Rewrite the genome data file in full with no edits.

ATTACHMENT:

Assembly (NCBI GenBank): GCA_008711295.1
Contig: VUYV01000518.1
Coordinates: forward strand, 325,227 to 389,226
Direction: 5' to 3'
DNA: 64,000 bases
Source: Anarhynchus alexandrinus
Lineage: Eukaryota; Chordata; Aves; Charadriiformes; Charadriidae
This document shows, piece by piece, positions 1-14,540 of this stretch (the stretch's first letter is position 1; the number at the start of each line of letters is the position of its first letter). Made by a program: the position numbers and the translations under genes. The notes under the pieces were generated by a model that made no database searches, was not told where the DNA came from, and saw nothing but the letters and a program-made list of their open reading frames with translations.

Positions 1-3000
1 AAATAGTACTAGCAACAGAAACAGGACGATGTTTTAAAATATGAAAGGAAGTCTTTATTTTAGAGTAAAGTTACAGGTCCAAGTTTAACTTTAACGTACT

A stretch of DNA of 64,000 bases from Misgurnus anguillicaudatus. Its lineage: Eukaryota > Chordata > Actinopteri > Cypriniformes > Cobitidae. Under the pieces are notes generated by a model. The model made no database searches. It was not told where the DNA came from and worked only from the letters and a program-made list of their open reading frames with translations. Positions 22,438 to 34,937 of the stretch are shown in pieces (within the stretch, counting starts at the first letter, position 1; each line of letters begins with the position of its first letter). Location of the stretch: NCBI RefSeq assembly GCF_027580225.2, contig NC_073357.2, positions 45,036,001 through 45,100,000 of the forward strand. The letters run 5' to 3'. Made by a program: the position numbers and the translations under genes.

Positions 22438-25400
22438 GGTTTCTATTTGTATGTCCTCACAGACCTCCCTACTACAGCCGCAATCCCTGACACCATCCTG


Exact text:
Assembly (NCBI GenBank): GCA_008711295.1
Contig: VUYV01000518.1
Coordinates: forward strand, 325,227 to 389,226
Direction: 5' to 3'
DNA: 64,000 bases
Source: Anarhynchus alexandrinus
Lineage: Eukaryota; Chordata; Aves; Charadriiformes; Charadriidae
This document shows, piece by piece, positions 1-14,540 of this stretch (the stretch's first letter is position 1; the number at the start of each line of letters is the position of its first letter). Made by a program: the position numbers and the translations under genes. The notes under the pieces were generated by a model that made no database searches, was not told where the DNA came from, and saw nothing but the letters and a program-made list of their open reading frames with translations.

Positions 1-3000
1 AAATAGTACTAGCAACAGAAACAGGACGATGTTTTAAAATATGAAAGGAAGTCTTTATTTTAGAGTAAAGTTACAGGTCCAAGTTTAACTTTAACGTACT

A stretch of DNA of 64,000 bases from Misgurnus anguillicaudatus. Its lineage: Eukaryota > Chordata > Actinopteri > Cypriniformes > Cobitidae. Under the pieces are notes generated by a model. The model made no database searches. It was not told where the DNA came from and worked only from the letters and a program-made list of their open reading frames with translations. Positions 22,438 to 34,937 of the stretch are shown in pieces (within the stretch, counting starts at the first letter, position 1; each line of letters begins with the position of its first letter). Location of the stretch: NCBI RefSeq assembly GCF_027580225.2, contig NC_073357.2, positions 45,036,001 through 45,100,000 of the forward strand. The letters run 5' to 3'. Made by a program: the position numbers and the translations under genes.

Positions 22438-25400
22438 GGTTTCTATTTGTATGTCCTCACAGACCTCCCTACTACAGCCGCAATCCCTGACACCATCCTG